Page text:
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Reading Through The New Testament - September 21st, 2016 - 2 Thessalonians 1


You all know me. Of course there’s one part of this chapter that made me squirm. I don’t particularly like it. It’s not in vogue right now, it’s not a popular belief, it’s not something that is very popular.

It is this:

He will punish those who do not know God and do not obey the gospel of our Lord Jesus. (1 Thessalonians 1:8)

To which we have all asked:

What about the tribes that never get to hear?

What about the buddhist monk that fell into a crevice and died without knowing?

What about the millions of Jewish people murdered in the holocaust?

What about….

None of the answers given to me growing up satisfied my heart for justice. It just doesn’t feel just to punish people based on where they were born or on the availability of missionaries.

If I was born in India, I would likely be Hindu.

If I was born in Japan, I would likely be a Buddhist.

I was born in America, so I was likely born into a Christian home (which I was).

So, did I dodge the judgement of God because of something I had nothing to do with?

Here’s the deal though. When I pulled this verse out of it’s chapter and book it became this horrifying theological conundrum.

When I read the chapter I realized that Paul isn’t writing about a monk, a Japanese infant, or a villager in the rain forest.

He is writing to a church that is being persecuted by those who have heard the gospel and rejected it, and are now violent against the church. They are being tormented.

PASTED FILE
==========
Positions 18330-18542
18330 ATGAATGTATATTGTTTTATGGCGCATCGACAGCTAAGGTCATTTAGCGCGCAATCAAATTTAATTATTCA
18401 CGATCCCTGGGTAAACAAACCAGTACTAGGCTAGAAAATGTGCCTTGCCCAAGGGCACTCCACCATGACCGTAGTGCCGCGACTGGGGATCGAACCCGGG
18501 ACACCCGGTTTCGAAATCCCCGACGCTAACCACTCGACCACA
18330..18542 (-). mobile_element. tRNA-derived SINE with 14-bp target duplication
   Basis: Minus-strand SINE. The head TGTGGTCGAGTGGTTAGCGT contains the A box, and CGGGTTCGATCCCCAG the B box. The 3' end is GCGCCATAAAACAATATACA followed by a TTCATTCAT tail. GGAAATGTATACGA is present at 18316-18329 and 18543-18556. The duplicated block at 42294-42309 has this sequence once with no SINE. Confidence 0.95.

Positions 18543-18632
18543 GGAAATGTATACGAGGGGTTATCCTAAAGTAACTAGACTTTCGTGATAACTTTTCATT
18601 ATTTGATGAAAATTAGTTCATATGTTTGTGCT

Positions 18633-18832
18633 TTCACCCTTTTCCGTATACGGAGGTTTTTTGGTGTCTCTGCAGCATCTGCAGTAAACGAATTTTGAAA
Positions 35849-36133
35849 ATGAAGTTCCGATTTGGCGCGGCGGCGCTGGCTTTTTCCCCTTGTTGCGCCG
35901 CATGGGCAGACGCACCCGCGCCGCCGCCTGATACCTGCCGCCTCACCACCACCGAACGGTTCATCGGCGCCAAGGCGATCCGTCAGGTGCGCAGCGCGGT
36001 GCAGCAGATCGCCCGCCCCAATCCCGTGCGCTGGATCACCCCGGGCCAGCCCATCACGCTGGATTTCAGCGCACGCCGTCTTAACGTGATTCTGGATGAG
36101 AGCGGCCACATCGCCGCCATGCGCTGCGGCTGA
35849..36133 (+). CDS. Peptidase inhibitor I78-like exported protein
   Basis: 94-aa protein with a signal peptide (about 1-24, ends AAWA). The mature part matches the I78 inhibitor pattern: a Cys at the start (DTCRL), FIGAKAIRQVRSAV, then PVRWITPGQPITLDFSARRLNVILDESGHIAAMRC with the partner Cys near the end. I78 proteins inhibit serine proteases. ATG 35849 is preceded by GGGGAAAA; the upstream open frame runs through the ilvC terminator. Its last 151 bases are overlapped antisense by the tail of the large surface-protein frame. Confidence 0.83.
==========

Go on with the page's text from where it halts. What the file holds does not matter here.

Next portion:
Paul is directing this church to God’s justice, so that they don’t feel the need to take justice in their own hands.

Paul writes this verse so that they don’t become vengeful and violent. Paul writes this verse so that this church can continue on without prejudice and bitterness.

He writes to tell them to leave the punishing to God, to trust in His justice and to wait until the day of judgement.

Our temptation is to bring the day of judgement to this day. To punish and meet violence with violence and evil with evil.

The church has to let God do that. It isn’t our role. it isn’t our place.

Their place was to trust, be persecuted, and leave all vengeance to God.

One Day, Paul says, God will punish those who are punishing you. You can trust that though you don’t see justice now, there will be justice one day.

So keep going.

Don’t lose heart.

There’s justice coming.

Don’t take revenge in your own hands.

Wow, Paul writes so that they don’t judge.

We read it so that we CAN judge.

So, is someone hurting you? Is someone tormenting you? Do you feel like there is no justice for those who have wronged you?

The temptation is to take justice in your own hands. To hurt those who hurt you. To punish those who punish you.

Don’t do that.

One day God will judge and he’s better at it. One day he will set it all straight. Wait, persevere and trust.


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